The death Tuesday of 69-year-old Canadian actor Alan Thicke while he was playing hockey in Los Angeles has raised some debate about the suitability of the sport for the senior set. Above is action this year from a Parksville Panters game

The death of Alan Thicke — is hockey OK for seniors?

Five players over the age of 65 have suffered heart attacks during, or just after, games at Parksville's Oceanside Arena the past five years

Al Greir has watched them fall — and get right back up on their skates.

The death of 69-year-old Canadian actor Alan Thicke this week while playing hockey in Los Angeles has raised questions about the suitability of the game for the senior set.

Greir, a former Parksville city councillor who will turn 80 next year, said he has seen five men suffer heart attacks during or just after games at Oceanside Arena in the past five years.

“We’ve had several of our players go down on the ice or in the dressing room and the defibrillator has saved them,” said Greir. “And they are still playing. They’ve had a stent thrown in and away they go.”

Greir has been part of the September Classic for all of its 16 years. For five years he was the chief organizer of the hockey tournament for the 55-and-over crowd. More than 500 players come to Parksville every year for the event and some players are well past their 80th birthdays.

After Thicke’s death, a cardiologist told The Canadian Press there’s no right age for someone to hang up their skates.

Dr. Todd Anderson, director of the Libin Cardiovascular Institute of Alberta and a spokesman for the Canadian Heart and Stroke Foundation, said he discourages strenuous activity for people at risk, such as those with heart disease.

But Anderson said he tells healthy patients to enjoy activities such as hockey, as long as they’re not trying to play like they’re 25-years-old.

Greir agreed with that assessment.

“It’s far healthier than it is dangerous,” said Greir. “As long as you’re feeling good and can skate and have fun — that’s what it’s all about. At our age there’s not a lot of fun to be had, but hockey is one of them.”

The first time Oceanside Arena staff used the automated external defibrillator (AED) was in September of 2011. Parksville Golden Oldies hockey player Bernie Diakow, 81 at the time, was saved by the CPR performed on him by a fellow player and arena staff, and then the use of the AED, before paramedics arrived.

Diakow was not only the first person to receive shocks from the AED — he also launched the fundraising campaign to buy the equipment for the Parksville Golden Oldies Sports Association (PGOSA).

The B.C. Ambulance Service gave their Vital Link Awards in 2012 to arena staff Mike Chestnut, Charles Stockand, John Marcellus and Clayton Bannatyne for helping saves the life of Diako and two other hockey players over the age of 65.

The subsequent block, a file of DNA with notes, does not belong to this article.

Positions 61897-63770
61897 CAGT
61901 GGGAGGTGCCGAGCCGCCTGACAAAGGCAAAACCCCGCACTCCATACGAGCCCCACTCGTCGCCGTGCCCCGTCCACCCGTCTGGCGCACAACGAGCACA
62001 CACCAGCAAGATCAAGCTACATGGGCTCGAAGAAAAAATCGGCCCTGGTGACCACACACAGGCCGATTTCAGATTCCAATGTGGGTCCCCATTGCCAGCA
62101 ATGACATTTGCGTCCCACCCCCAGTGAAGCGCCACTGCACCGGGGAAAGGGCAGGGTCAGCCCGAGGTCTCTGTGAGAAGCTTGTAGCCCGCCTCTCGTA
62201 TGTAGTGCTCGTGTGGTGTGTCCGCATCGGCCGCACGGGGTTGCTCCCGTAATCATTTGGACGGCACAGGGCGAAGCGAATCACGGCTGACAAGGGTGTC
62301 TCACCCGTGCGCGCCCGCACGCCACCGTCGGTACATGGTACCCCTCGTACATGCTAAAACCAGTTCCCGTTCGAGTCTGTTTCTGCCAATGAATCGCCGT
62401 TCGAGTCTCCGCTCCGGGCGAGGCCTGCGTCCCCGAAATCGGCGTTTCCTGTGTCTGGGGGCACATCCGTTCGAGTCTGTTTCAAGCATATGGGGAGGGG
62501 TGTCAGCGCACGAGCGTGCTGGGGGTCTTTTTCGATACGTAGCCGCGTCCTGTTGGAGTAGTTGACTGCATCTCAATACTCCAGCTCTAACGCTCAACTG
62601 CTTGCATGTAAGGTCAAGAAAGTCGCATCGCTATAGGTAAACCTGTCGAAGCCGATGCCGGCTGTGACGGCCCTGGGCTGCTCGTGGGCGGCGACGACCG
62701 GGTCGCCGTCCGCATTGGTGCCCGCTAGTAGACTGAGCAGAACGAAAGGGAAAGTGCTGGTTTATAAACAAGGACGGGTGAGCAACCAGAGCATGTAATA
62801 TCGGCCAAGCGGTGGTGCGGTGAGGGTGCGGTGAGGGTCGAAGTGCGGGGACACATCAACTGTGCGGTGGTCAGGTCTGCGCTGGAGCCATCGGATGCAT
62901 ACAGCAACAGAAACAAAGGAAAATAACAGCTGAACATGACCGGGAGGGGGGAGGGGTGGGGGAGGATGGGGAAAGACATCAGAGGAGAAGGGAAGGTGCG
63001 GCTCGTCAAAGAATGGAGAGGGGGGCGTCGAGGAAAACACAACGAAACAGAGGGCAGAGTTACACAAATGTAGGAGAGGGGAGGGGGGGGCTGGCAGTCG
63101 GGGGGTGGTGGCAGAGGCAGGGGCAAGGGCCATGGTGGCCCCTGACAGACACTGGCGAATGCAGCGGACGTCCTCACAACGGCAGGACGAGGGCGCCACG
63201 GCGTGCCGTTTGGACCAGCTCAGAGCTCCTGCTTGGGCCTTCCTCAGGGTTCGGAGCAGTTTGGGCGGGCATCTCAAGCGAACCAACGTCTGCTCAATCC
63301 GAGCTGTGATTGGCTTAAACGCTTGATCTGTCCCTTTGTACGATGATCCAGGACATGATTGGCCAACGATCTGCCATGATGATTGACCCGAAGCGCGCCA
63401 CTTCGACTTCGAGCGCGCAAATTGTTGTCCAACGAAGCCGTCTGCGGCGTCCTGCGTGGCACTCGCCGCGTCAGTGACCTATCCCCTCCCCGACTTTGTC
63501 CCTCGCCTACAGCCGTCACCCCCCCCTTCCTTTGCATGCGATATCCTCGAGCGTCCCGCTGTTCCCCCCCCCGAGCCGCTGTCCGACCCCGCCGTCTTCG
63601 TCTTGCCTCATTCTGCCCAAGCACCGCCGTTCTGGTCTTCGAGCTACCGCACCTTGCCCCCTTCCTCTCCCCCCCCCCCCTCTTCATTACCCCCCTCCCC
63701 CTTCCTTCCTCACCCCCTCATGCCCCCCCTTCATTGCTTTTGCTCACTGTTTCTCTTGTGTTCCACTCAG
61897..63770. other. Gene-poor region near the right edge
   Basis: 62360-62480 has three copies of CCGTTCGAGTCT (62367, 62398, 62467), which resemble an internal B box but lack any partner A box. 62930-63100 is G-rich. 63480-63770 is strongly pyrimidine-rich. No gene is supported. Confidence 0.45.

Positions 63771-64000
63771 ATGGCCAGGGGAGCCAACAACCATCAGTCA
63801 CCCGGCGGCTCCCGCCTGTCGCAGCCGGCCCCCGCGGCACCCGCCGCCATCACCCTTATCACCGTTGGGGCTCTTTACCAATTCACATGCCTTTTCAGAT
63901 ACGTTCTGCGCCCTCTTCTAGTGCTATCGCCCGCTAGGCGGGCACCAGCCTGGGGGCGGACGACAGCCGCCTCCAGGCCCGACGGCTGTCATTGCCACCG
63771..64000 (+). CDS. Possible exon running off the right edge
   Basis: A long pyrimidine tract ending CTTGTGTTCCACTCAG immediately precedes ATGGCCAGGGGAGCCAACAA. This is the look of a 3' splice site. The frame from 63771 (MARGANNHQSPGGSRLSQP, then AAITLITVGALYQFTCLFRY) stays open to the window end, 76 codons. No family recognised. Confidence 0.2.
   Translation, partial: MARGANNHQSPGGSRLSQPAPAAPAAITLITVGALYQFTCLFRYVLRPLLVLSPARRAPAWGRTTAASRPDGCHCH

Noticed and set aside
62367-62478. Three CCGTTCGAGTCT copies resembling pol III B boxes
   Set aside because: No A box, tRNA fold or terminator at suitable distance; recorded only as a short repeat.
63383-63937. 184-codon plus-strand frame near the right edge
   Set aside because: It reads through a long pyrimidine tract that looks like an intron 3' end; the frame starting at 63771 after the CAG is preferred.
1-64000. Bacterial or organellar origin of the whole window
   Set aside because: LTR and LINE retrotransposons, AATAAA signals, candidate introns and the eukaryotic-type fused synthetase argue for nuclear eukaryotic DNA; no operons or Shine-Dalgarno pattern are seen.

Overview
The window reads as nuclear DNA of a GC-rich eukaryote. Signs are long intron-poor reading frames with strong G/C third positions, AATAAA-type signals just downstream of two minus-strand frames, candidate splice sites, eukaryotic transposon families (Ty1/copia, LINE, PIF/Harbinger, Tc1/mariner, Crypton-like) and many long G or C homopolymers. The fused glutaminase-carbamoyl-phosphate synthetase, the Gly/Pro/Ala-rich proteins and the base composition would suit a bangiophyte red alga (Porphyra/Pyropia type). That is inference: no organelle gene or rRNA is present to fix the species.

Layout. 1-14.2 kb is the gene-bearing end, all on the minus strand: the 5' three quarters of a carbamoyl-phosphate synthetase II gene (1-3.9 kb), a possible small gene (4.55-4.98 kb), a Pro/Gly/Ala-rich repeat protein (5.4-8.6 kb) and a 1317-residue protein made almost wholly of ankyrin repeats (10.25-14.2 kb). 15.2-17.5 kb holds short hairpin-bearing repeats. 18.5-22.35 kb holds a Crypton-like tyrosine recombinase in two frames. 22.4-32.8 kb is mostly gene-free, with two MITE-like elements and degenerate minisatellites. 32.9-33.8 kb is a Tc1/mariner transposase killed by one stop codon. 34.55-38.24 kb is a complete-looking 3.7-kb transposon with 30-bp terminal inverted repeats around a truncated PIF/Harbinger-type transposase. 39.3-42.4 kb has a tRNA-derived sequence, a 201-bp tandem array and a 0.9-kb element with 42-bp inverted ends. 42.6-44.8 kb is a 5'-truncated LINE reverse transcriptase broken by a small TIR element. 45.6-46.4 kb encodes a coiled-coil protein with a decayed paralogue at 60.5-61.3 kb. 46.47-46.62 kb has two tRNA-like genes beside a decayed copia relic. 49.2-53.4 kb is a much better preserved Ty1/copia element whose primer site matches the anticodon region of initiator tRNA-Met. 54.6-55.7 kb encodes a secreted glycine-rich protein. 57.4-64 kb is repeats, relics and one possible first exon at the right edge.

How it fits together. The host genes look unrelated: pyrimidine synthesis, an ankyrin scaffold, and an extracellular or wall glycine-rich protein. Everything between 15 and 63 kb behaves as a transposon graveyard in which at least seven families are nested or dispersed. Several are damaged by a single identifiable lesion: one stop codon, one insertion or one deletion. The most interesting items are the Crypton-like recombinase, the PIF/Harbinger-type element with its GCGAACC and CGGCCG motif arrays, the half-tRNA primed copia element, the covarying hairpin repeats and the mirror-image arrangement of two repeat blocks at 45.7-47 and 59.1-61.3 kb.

Just Posted

B.C. manhunt suspects left cellphone video before they died: family

Two B.C. suspects of a Canada-wide manhunt reportedly recorded a cellphone video… Continue reading

Wildfire burning outside of Port Alberni

Coastal Fire Centre on scene

Sproat Lake residents oppose large-scale cannabis production in their neighbourhood

Community group calls public meeting for Aug. 21 to discuss implications to ACRD land

Firefighters extinguish brush fire near Port Alberni residential area

Fire off Kitsuksis Creek Trail believed to be human-caused

BCHL: Battle for Bulldogs’ roster spots heats up as main camp begins

Alberni Valley’s new head coach will get his first look at revamped Jr. A hockey team

Disney Plus to launch in Canada in November

Analysts say latest streaming service may escalate cord cutting

Okanagan bus driver assaulted for asking patron not to smoke

59-year-old in hospital with non-life threatening injuries

B.C. sets rules for ride hailing, same minimum fee as taxis

Larger operating areas seen as threat by cab companies

Two hiking families team up to extinguish fire in B.C. backcountry

Children and their parents worked for three hours to ensure safety of the popular hiking region

Police seek tips in 2015 death of Island teen Brown

Four years has passed since the body of Penelakut Island woman was discovered

Elections Canada to assess ‘partisan’ climate change rhetoric case by case

People’s Party of Canada Leader Maxime Bernier has said climate change is not an emergency nor caused by human

Unseasonable snow forces campers out of northeastern B.C. provincial park

Storm brought as much as 35 centimetres of snow to the Fort Nelson, Muncho Lake Park-Stone Mountain Park

B.C. log export rules killing us, northwest harvester says

NorthPac Forestry says Skeena Sawmills has plenty of timber

Most Read